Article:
Chris Carter returns to pen this week’s episode, “Plus One,” an hour that works mostly as a stand-alone thriller but is far more effective for anyone who has a history with Dana Scully and Fox Mulder. In a sense, this is the most old-fashioned X-Files episode since the reboot as it featured the two leads in their most common roles — Mulder the believer versus Scully the skeptic — and it plays off their still-palpable romantic chemistry. It also brings back a character actor from the heyday of the show, a performer who starred in two of the most beloved episodes ever: “Home” and “Clyde Bruckman’s Final Repose.” And then Carter went a step further by giving her multiple roles.
The actress in question is Karin Konoval, who appears here as both Judy and Chucky Poundstone, telepathically connected twins who play a deadly game of Hangman. First, we meet one of our poor victims of the week: Arkie Seavers, a young man just having a good time at a concert when he sees his doppelgänger. He flees the concert, only to have his “other” grab the wheel and drive him into a tree. Bring on the X-Files!
Fox Mulder gets the Seavers case and discovers that a number of people have tried to kill themselves after claiming they saw someone who looked exactly like them. Is it the rare (and true) phenomenon known as a “suicide cluster,” or is it something more supernaturally sinister? Of course, Scully thinks Arkie is lying, but Mulder is more inclined to believe. And anyone who’s ever seen an X-Files knows that Arkie is doomed.
Before the young man dies, Mulder and Scully meet a patient with split personality disorder named Judy Poundstone. Her room is filled with games of hangman, which she claims she plays with her brother, Chucky, who lives across town. Mulder charms Judy a bit, and that charm may very well be the reason he survives the episode.
Mulder and Scully check into the St. Rachel Motel in a suite, but Mulder takes the couch. He comes to her in the middle of the night to reveal Arkie’s death, and the investigation sends him off to find the irascible Chucky. Unfortunately, the scenes between Mulder and Chucky are the ones that don’t quite work. They’re a bit too laden with Carter’s clunky dialogue and Konoval isn’t quite as believable in the second part of the dual role. There’s a goofiness that doesn’t quite click, even though both actors are clearly having a good time.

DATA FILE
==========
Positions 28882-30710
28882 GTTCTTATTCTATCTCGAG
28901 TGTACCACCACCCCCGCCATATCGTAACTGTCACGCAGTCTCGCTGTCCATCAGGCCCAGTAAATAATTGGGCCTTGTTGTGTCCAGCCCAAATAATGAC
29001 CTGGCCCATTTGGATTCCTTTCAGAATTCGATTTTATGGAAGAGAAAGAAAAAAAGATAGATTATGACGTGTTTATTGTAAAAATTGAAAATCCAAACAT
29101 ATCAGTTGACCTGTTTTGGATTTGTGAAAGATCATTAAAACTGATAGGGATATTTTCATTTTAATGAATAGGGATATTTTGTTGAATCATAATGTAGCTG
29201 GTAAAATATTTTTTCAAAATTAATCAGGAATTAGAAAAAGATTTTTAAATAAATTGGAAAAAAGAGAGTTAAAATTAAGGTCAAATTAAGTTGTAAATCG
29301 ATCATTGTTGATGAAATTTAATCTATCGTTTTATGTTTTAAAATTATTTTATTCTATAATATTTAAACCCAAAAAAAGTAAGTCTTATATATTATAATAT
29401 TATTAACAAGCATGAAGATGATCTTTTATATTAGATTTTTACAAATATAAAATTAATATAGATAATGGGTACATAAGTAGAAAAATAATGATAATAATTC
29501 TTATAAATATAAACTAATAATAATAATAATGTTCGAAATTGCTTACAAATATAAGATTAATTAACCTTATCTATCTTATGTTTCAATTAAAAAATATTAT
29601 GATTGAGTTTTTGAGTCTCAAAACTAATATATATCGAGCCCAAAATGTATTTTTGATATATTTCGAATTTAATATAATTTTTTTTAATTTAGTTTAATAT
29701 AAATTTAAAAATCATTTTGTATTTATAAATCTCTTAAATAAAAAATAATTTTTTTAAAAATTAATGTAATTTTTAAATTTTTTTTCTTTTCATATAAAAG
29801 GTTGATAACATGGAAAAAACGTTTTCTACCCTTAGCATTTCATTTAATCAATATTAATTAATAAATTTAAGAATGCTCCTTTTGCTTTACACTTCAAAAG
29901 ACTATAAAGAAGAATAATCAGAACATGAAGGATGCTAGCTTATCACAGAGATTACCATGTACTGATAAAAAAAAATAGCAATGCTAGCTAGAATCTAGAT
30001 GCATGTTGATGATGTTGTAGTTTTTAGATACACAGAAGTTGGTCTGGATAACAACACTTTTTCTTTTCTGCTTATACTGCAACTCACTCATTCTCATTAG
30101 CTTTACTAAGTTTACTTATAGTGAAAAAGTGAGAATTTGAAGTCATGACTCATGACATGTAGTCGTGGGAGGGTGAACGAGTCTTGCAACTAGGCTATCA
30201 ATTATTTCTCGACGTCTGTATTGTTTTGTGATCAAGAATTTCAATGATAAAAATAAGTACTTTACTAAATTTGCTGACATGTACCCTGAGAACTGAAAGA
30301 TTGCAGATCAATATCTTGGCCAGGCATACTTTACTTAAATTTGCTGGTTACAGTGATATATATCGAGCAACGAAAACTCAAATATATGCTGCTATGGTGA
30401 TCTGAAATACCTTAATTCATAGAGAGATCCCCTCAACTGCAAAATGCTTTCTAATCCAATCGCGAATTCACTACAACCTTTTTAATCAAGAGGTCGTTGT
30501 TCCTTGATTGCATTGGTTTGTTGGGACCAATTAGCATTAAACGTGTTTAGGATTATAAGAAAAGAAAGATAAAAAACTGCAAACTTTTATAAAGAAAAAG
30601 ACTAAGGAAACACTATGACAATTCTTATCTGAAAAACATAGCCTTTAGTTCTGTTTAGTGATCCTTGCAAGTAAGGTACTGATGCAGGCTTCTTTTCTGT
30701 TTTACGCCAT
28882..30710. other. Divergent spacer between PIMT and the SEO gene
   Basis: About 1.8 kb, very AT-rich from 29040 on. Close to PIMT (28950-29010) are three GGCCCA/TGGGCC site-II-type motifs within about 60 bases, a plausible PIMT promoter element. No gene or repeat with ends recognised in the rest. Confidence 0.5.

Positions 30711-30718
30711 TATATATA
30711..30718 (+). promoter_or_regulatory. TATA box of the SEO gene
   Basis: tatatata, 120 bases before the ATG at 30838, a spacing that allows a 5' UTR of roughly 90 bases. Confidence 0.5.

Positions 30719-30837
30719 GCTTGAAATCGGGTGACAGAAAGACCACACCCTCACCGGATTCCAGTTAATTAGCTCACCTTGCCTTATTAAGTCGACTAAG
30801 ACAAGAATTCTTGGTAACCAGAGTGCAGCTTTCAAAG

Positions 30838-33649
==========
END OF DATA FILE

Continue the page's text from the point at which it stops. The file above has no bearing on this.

Better are the scenes between Judy and Scully, including the first one in which we meet “Demon Judy,” one of her evil alter egos who literally “flings dookie” at Scully. In what first seems like a throwaway line from the nurses, we learn that both of the Poundstone parents hung themselves — later we’ll see hangman drawings of “Mom” and “Dad,” implying that their kids did them in à la Arkie Seavers. Scully tries to get more information out of Judy, but is tormented by this new nemesis, and she takes that torment with her when Judy suggests that she’s over the hill and “all dried up.” As Judy says, “Nothing hurts like the truth.”
Back at the motel, Scully drops a pretty cool meta-reference to the role that you probably know Konoval best for, even if you didn’t realize it. Scully mentions that having “dookie” thrown at you makes you want to “gather the other apes and make war against your enemy.” Konoval played Maurice the Orangutan in all three of the recent Planet of the Apes films, including last year’s excellent War for the Planet of the Apes. This scene also includes a bit of thematic development when Scully and Mulder discuss the truth behind ghosts: Are they scientifically explainable phenomenon or visitors from the other side? We know on which side these characters fall, but it’s wonderful to see them slip back into a pattern of supernatural debate. Scully also expresses vulnerability by asking Mulder if she’s old. Of course not, he says. She’s still got some “scoot in her boot.” And Mulder tells her to “knock three times” if she needs him.